There’s nothing more annoying than not being able to utilize the resources on your computer when you need them the most. One cause of such a problem is ransomware—a malicious attack on your gadgets operating system by third-party software. Ransomware, as the name suggests, holds your files at ransom so you cannot access them, well for hackers, unless you pay them.
In 2017, for example, the WannaCry ransomware attack encrypted hospital records and denied doctors access to patient’s records. The motive behind the attack was that the hackers wanted to make easy cash from helpless victims. Most ransomware is weaponized by cyber thieves. These individuals understand that more computer users are not tech-savvy and will pay anything to get their system back. How then do you stay ahead of such intrusions? Here’s a quick guide.
1. Make Use of Intrusion Detection Systems
To begin with, you have to understand how ransomware works and spreads. Mostly, this malicious software originates online. The hackers make use of phishing emails and attachment spam that purport to offer you attractive deals via certain links. When you click on the links; however, it’s just the malware that installs in your system and locks it up.
As part of threat management, therefore, ransomware protection software has been developed. This helps to detect intrusions and stop the ransomware on its tracks. Most ransomware install on network devices, therefore make use these key points:
- Make use of a firewall. This helps to block unauthorized attempts to get into your computer via the network.
- Gate gateway antivirus that helps prevent downloading of malicious apps
- Use spam filtering in your emails to keep off phishing emails
2. Scan Your System Frequently
Real-time threat detection may miss some threats and therefore to fully be safe, make use of security scans. Security scan checks for vulnerabilities and provide feedback on which spot needs updates. Scans are your second line of defense.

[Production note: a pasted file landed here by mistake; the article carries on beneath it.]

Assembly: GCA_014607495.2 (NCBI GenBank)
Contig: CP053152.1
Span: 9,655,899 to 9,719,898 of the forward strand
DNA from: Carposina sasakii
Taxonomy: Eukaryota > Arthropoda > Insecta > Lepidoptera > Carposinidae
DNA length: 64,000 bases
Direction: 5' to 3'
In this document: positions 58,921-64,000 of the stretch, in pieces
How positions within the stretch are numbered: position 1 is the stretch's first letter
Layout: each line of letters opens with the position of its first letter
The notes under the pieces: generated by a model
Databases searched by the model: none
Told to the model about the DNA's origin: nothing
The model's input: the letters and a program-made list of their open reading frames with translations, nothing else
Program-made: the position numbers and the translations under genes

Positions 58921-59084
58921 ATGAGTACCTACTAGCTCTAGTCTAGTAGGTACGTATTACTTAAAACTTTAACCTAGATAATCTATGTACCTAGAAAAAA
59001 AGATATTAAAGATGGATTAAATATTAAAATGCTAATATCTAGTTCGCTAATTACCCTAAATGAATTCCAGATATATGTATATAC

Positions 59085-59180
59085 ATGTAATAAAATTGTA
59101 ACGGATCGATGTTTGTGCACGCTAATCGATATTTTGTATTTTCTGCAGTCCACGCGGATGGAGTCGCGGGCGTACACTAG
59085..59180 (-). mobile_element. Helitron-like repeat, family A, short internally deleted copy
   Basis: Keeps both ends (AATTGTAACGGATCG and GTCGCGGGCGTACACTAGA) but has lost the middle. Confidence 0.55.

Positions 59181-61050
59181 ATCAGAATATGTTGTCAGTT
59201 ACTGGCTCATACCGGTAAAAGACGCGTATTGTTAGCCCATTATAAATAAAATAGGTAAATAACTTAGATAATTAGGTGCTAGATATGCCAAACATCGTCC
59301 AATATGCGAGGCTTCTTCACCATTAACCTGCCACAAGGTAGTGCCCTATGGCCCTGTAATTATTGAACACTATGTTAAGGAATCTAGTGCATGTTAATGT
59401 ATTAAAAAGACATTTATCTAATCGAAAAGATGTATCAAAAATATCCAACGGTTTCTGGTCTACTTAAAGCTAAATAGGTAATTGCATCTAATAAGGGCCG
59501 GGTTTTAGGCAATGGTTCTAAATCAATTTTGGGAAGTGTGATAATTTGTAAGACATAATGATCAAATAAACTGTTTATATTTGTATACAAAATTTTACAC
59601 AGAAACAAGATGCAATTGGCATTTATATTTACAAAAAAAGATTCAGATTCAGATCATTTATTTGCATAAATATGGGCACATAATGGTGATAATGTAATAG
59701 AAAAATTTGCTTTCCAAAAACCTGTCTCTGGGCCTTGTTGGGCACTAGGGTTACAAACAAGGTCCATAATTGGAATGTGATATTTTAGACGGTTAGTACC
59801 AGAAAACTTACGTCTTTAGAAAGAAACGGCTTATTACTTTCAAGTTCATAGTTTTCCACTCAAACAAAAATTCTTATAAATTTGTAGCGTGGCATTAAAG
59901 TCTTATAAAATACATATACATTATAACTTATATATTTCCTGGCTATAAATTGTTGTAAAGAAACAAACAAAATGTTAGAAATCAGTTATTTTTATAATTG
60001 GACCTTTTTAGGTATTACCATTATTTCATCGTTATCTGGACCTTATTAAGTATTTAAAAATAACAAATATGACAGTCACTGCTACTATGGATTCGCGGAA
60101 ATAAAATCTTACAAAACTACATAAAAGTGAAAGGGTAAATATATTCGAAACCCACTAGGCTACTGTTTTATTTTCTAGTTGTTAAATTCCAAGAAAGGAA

3. Back Up Your System
When you have offsite or cloud backups, ransomware payment demands will not worry you. You download your files back from these sites. Always back up in secure places that hackers cannot access. System backups help recover faster from ransomware attacks.
4. Limit What Hackers Can Access
Avoid using one whole network as it grants hacker access to your entire system. Segment the network instead so that different parts of your system exist in different network zones and with different credentials.
5. Educate Your Staff to Maintain Good Cybersecurity Practices
Ransomware comes via scam and phishing emails; therefore, tell your employees to avoid such by being attentive. Also, they should avoid leaving information that makes systems variable out in the open, e.g. on social media. This information includes location, links, and usernames; It’s what is used to craft phishing emails.
What to Do During a Ransomware Attack?
Having said that, how do you then recover after a ransomware attack? We know that absolute security is not possible; hackers compromise any system even those with up-to-date protection. Surviving this attack involves these steps:
- Isolate the infected devices: take them offline so the malware cannot spread to other systems
- Determine the malware strain via identification tools and messages displayed
- Report to the IT department and authorities so that counter-attack measures can be coordinated
- Use your backups or get new platforms
- Assess the damage and malware-proof your system for future attacks
The bottom line, ransomware attacks are perpetrated by hackers because they know most people will get to get their precious files back. To discourage this, avoid paying the ransom as it encourages such behavior, instead, stay focused with the above few tips and contact IT specialists in case of attacks.